My ELECTRIC homebuild

Discussion in 'Photos & Bicycle Builds' started by veloman, Oct 21, 2008.

  1. veloman

    veloman Member


    24v system
    2 x 17ah SLA batteries
    600 watt (864 peak) electric motor made by Currie
    15 x 80 gear

    Bike is a no-name singlespeed road bike I got off ebay for $250.
    Bike is able to be pedaling, but the motor hinders the left pedal stroke (must use heel of foot!)


    Cruises easily at 24mph on flats.
    Top speed of 33mph (with a little help getting it up there).
    Goes up 8% grade at 20mph with moderate pedal assist.
    Total bike weight 70lbs.
    Accleration is modest, but with a little pedaling it quickly gets into the 20s. Might be a little overgeared, but I am currently trying to find a 90 or 100 tooth #25 sprocket that will fit on the mechanism/axle.

    Cost: $600 including bike

    Noise: What noise?! Just a very slight hum, very quiet chain in fact.

    Motorization is completely homemade and all me. Just a hack saw, drill and small hand tools! Yes, that is a lunch box holding my batteries, it works perfectly! haha


    Attached Files:

  2. brisbane_boy

    brisbane_boy Member

    nice looking bike,
    Iv been looking at the electric bikes.
    How long does the battrey last?
    well done
  3. rkbonds

    rkbonds Member

    Cool set up what are you using for speed control and how do you have it all wired? Could you post some more pics of how it's all set up? I would like to build an electric for myself, I just need to see how one is put together first.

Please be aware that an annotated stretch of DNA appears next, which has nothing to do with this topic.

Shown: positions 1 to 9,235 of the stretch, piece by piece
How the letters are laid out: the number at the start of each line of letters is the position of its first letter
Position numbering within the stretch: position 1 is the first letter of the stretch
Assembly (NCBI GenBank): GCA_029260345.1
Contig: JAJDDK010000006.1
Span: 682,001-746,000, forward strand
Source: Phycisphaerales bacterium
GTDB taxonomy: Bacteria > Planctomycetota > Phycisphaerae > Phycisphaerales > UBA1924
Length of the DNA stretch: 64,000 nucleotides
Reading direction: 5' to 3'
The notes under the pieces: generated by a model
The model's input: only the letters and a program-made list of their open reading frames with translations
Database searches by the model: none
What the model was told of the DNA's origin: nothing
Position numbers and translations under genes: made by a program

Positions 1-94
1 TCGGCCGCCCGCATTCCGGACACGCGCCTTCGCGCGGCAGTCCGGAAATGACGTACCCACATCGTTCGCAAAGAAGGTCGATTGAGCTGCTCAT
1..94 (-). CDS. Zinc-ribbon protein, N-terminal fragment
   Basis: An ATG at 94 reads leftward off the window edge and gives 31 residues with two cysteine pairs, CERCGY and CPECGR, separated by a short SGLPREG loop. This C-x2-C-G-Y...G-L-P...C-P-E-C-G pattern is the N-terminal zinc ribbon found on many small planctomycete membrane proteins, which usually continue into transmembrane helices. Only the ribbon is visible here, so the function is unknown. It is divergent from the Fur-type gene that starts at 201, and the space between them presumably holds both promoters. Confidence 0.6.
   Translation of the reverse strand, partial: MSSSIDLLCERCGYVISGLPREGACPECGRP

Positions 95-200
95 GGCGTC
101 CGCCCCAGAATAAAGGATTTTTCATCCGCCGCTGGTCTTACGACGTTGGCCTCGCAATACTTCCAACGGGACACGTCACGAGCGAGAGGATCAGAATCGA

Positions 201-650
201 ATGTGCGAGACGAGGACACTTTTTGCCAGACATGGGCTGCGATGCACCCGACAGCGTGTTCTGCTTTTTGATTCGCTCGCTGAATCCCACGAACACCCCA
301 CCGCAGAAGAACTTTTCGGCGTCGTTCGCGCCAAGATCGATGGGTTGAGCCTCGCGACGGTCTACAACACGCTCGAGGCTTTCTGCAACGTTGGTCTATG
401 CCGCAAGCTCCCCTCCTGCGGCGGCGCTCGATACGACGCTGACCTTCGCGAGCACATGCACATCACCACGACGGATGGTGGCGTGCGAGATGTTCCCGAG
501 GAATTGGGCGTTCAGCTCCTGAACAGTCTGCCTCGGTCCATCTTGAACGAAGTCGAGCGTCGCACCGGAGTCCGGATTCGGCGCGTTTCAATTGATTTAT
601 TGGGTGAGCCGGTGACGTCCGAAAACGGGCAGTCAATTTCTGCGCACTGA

4. veloman

    veloman Member

    I have a twist throttle, which came with the matching controller and motor.

    I did have to switch the motor wires to get it to turn in the right direction, but other than that it's very simple. 2 12v batteries wired in series to equal 24v. Not much to it.

    However, I would not recomend this motor placement, it took a long time to get it right and it's far from perfect. Unless you're quite mechanically inclined the best bet for electric is buying the hub motor wheel system.

    The other issue is the mounting of the sprocket. I needed a fixed gear bicycle wheel so I could screw on the freewheel mechanism which holds the sprocket. I used extra long bolts on the sprocket, and they in fact DRIVE the rear wheel by contacting the spokes. There really wasn't any other way unless you use the right side drive where the threads on in the correct direction.
  5. rkbonds

    rkbonds Member

    So was it a kit? I thought it was something you pieced together. I'm not wanting to buy a kit I want to figure out how to do it without a kit.
  6. veloman

    veloman Member

    No it's not a kit. I just got the controller, throttle and motor together. Or you can buy them seperately, but that's harder. Check out
  7. rkbonds

    rkbonds Member

    Thanks, I'll check it out.:cool:
  8. bluegoatwoods

    bluegoatwoods Well-Known Member

    That really is pretty impressive.

    I'm proud of my MB. But when it comes right down to it, I didn't do the hard part (engineering).

    You did. Good for you!
  9. veloman

    veloman Member

    Thanks blue, it definitely makes it more fun to have designed it yourself.
  10. InfoCentral

    InfoCentral Member

    The problem is the range per charge.